The south Indian influence in Sri Lanka is very limited. Administration, architecture and religion did not come under this influence. The prefix ‘varman’ used in south India for the king was not used in Sri Lanka. Paranavitana said that the architecture of ancient and medieval Sri Lanka was indigenous. He pointed out that Polonnaruwa architecture was not influenced by Cholas. The capitals of Buddhist temples in Polonnaruwa were quite different to those in the Siva devales. The vaulted brick buildings such as Lankatilaka and Thuparama did not have prototypes in south India. The Devundara temple dedicated to Upulvan was the result of translating the wooden architecture of the Sinhalese to stone. It is very well balanced in design, and exhibits a restraint in the application of ornaments which is foreign to Dravidian styles of all period.

Sri Lanka is adjacent to Tamilnadu and it is assumed that the greatest influence would have come from there. One source of influence, it is assumed, is the Tamil language. Paranavitana states that in its basic characteristics ancient, Sinhala differed from Tamil. Tamil was the language of administration in the Rajarata during the Chola occupation. The Sinhala kings who over threw Cholas threw out Tamil as well. Tamil did not become a national language of Sri Lanka. Modern Sinhala and modern Tamil also differ sharply from each other. Village was ‘kottam’ in Tamil and Malayalam. It was ‘gama’ in Sinhala.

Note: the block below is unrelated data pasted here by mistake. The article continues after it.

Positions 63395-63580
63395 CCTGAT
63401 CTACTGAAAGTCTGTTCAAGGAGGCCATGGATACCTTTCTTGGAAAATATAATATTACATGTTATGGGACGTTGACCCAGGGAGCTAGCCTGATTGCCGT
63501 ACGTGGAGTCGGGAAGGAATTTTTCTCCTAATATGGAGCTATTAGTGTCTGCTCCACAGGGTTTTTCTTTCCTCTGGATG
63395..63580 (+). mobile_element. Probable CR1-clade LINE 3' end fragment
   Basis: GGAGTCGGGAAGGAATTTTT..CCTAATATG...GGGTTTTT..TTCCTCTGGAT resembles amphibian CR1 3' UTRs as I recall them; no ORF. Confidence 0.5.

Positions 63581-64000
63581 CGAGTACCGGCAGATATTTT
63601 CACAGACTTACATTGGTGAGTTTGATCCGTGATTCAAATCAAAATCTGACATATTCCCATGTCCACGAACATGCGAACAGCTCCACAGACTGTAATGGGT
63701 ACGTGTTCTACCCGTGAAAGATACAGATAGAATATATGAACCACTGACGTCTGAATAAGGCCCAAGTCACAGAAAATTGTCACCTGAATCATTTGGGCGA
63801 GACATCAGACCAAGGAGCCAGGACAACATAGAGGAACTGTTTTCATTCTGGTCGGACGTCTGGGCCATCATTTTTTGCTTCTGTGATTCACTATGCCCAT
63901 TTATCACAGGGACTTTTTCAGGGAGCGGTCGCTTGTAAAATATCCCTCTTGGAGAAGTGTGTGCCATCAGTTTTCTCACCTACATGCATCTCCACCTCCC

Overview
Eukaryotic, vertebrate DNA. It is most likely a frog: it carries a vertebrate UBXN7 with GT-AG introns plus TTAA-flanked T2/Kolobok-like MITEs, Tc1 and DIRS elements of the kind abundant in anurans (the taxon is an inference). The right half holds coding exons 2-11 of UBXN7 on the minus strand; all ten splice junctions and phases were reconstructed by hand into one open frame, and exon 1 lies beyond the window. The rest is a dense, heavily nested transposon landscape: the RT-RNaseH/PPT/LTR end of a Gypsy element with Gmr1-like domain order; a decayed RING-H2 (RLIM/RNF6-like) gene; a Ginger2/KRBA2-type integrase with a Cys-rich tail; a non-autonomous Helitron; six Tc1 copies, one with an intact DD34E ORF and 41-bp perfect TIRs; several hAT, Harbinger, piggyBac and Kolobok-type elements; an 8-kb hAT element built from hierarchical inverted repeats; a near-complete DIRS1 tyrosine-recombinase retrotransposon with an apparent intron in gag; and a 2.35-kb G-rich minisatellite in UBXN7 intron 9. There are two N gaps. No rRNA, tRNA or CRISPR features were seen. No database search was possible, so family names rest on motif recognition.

However, historians suggest that many obscure words found in the inscriptions between 800 AD and 1200AD, denoting court officials, such as perenattuvan, melassi, perelakkan as well as the words connected with administrative functions and land tenure ‘probably have a Tamil origin’. J.B. Disanayake said that the Sinhala language contains hundreds of words borrowed from Tamil from earliest times. The loss of aspiration is also attributed to the influence of Tamil. No examples are given. Tamil words such as idangam, (iron spikes) and pulimukham (tiger faced traps) were used for the fortifications of Jayawardenepura in the 15th century. Jayawardhanapura was originally a fortified city. ‘Kotte’ is derived from the Malayalam word ‘kottei’ (fortress). Sidat sangarava (13th century) followed the Tamil grammar of Virasolian.